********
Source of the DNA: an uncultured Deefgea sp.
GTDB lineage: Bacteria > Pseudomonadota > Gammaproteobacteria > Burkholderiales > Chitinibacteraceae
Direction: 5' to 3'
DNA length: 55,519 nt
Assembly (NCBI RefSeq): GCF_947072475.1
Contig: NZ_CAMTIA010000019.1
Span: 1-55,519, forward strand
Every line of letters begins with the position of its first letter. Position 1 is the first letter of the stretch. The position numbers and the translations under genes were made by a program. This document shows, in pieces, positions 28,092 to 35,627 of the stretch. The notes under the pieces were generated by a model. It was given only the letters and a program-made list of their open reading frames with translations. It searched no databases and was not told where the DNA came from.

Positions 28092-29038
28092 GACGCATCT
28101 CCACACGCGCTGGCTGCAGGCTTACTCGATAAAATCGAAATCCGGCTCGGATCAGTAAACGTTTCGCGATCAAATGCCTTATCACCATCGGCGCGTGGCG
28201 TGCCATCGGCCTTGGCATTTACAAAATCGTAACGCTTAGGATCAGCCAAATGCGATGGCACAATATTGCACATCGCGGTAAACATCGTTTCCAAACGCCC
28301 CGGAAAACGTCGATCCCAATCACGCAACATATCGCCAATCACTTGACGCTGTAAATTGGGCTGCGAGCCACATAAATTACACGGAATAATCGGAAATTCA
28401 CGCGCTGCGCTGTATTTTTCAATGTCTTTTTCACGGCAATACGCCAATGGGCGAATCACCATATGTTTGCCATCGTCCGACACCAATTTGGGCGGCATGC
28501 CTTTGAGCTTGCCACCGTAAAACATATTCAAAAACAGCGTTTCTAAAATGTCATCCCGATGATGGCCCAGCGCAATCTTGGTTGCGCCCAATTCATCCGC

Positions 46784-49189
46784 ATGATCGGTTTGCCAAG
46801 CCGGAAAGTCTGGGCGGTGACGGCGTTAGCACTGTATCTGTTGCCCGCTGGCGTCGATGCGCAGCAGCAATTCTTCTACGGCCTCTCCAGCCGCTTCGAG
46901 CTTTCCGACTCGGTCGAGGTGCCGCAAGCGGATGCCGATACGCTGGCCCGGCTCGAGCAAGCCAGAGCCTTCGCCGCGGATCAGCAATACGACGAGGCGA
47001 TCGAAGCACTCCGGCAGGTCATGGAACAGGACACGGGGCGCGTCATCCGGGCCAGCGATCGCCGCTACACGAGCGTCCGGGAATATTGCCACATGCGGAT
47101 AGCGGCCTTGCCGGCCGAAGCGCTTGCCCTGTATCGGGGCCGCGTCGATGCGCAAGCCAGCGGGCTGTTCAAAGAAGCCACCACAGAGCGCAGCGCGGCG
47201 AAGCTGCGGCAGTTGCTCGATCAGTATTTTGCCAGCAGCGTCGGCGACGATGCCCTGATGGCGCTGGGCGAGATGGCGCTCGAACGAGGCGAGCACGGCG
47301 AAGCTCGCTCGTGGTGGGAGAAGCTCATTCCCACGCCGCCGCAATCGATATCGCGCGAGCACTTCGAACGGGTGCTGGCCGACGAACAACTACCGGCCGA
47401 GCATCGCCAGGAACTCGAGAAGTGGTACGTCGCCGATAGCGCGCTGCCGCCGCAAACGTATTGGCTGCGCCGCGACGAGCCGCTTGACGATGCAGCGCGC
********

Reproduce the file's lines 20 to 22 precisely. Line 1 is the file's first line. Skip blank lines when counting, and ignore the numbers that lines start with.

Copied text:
47001 TCGAAGCACTCCGGCAGGTCATGGAACAGGACACGGGGCGCGTCATCCGGGCCAGCGATCGCCGCTACACGAGCGTCCGGGAATATTGCCACATGCGGAT
47101 AGCGGCCTTGCCGGCCGAAGCGCTTGCCCTGTATCGGGGCCGCGTCGATGCGCAAGCCAGCGGGCTGTTCAAAGAAGCCACCACAGAGCGCAGCGCGGCG
47201 AAGCTGCGGCAGTTGCTCGATCAGTATTTTGCCAGCAGCGTCGGCGACGATGCCCTGATGGCGCTGGGCGAGATGGCGCTCGAACGAGGCGAGCACGGCG